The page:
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Berry Tramel

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Merry Christmas, 2007

by Berry Tramel Published: December 25, 2012

To celebrate Christmas, I am sharing my Christmas Day columns, a tradition that started in 1996. Here is the 2007 version:

A Christmas story, mid-1990s: The little boy got in trouble. He doesn’t even remember what he did, when he was 8 or 9. But he must have been bad. Must have been real bad.

As punishment, his mom told him there would be no Christmas for him. Of course, kids have heard that line before.

Each day, the boy would check out the Christmas tree. But no presents were for him.

Christmas came, and that morning, the tree still bore no fruit. No presents for the boy in trouble.

The day dragged on. The sun set. The little boy gave up. He accepted the fate of nothing for Christmas.

Then suddenly, presents appeared. The boy got a reprieve. His mom had been bluffing, but she delivered a well-learned lesson.

He doesn’t even remember what he got that Christmas. Maybe Ninja turtle stuff, maybe not. But he remembers the Christmas he had to wait. Patience eventually would come in handy, as a tight end who doesn’t always get passes thrown his way, for Brandon Pettigrew.

A Christmas story, 1940s: John’s dad died of kidney failure when he was 5. John was the youngest of four kids; his older brother picked up the back-breaking duties of the family’s coal-loading business in Pittsburgh.

Sometimes on Christmas, they would descend the stairs and find nothing under the tree. But sometimes, an uncle, a Catholic priest from Ohio, would arrive with gifts.

Their mom was a hard worker and a good provider, but not much of a cook. So the kids always looked forward to Christmas Eve, which in Lithuanian homes was the day of Kucios, in which the family would congregate for seven-or even 10-fish suppers.

But to receive gifts on Kucios, the kids had to perform. John, who later would absolutely prove he didn’t have much of a voice, sang “I’m Popeye the Sailor Man.”

Years later, “strong to the finich” on NFL gridirons would be Johnny Unitas.

A Christmas story, 1980: The sportscaster had to work Christmas Eve, the slowest sports day of the year. Working Christmas Eve night can be more depressing than working Christmas Day, so the sportscaster hatched an idea.

If he had to work, he would take his family to the studio. In fact, he decided to take his 18-month-old son onto the set. Decided even to do the sportscast with baby Michael on his lap.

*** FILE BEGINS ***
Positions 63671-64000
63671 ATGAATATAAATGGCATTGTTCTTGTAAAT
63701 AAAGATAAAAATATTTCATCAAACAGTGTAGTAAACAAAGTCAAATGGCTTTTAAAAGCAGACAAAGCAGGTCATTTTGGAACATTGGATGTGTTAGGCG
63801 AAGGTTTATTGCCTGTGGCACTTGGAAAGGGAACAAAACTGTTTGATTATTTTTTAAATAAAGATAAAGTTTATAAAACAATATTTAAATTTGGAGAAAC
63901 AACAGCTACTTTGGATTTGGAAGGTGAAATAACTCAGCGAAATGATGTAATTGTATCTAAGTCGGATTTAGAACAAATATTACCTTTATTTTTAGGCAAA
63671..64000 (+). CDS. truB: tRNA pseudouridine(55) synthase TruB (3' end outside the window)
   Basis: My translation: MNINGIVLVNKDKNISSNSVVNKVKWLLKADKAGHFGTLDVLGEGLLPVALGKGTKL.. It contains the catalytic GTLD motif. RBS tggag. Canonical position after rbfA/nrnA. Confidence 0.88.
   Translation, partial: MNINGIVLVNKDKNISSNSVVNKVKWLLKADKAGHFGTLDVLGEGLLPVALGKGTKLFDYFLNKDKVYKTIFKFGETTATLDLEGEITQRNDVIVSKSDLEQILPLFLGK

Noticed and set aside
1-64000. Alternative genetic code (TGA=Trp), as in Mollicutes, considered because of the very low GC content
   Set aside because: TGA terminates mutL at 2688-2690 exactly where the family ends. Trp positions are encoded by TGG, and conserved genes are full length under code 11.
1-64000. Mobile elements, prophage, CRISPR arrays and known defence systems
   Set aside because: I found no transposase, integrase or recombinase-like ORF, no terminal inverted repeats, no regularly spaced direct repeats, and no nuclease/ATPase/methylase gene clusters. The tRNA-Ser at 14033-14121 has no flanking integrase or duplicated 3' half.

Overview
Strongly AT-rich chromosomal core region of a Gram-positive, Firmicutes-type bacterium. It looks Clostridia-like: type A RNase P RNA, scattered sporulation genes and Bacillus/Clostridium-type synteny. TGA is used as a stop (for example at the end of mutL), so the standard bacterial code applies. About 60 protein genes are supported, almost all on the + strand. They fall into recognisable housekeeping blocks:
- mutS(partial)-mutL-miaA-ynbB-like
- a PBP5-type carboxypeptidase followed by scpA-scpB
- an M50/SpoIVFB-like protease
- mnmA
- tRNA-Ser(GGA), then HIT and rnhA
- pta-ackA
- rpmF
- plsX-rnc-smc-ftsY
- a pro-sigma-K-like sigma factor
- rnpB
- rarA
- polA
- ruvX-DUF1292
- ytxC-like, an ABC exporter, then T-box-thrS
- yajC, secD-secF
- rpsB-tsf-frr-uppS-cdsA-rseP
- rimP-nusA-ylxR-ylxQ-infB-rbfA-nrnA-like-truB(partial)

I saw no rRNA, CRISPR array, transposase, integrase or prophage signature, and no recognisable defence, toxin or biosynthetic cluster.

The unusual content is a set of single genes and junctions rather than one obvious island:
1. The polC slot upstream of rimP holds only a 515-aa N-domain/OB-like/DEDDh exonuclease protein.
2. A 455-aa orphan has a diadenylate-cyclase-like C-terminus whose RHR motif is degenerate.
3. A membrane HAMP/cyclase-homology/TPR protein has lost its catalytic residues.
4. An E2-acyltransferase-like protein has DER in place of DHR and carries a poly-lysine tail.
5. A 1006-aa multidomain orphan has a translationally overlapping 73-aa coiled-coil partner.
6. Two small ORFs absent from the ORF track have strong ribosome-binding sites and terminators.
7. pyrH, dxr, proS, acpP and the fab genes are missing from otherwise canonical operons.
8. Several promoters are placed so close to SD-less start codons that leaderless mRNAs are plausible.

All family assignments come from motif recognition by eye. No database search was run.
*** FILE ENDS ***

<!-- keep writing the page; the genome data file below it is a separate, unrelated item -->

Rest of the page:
What was it that someone once said about the best laid plans? During the sportscast, Michael grabbed his dad’s scripts and started flinging them.

The sportscast had become a fiasco. Good thing there was nothing much to report anyway. And good thing voters didn’t hold that night against the sportscaster, else the mayor’s office might never have been filled by Mick Cornett.

A Christmas story, 1920: He took his wife to Cuba in late October, as part of a business trip. Havana had become the happening place with the advent of U.S. Prohibition. Lots of liquor, lots of gambling.

Right up our man’s alley. One report said he lost $6,900 in one night, big money for 1920. He stayed an extra month in Havana.

Some say he was victimized by horse-racing hustlers, who ran a sting operation of fixed races and bilked our man of $130,000, an astronomical sum. Maybe that’s exaggerated. Legend and fact got mixed up in accounts of this life.

But he did lose all his ample money. In fact, he and his wife made it home for Christmas only because she saved what little he had given her. There would be much more money to be made, and lost, for Babe Ruth.

A Christmas story, mid-1990s: The trip seemed to take forever for the Church of Christ missionary’s son. He was somewhere around 5 years old, and his family, which lived in Edinburgh, Scotland, would drive to the country to hand pick its Christmas tree.

The whole family would go. Mom, dad, three girls, two boys. The trip was long for a little boy, but the family would sing Christmas songs the whole way, sort of a Scottish version of the Sound of Music.

The whole scene was quite different from where the family eventually would settle, the Texas Panhandle, which would produce quite the football player in Auston English.

 

by Berry Tramel
Columnist
Berry Tramel, a lifelong Oklahoman, sports fan and newspaper reader, joined The Oklahoman in 1991 and has served as beat writer, assistant sports editor, sports editor and columnist. Tramel grew up reading four daily newspapers — The Oklahoman,...
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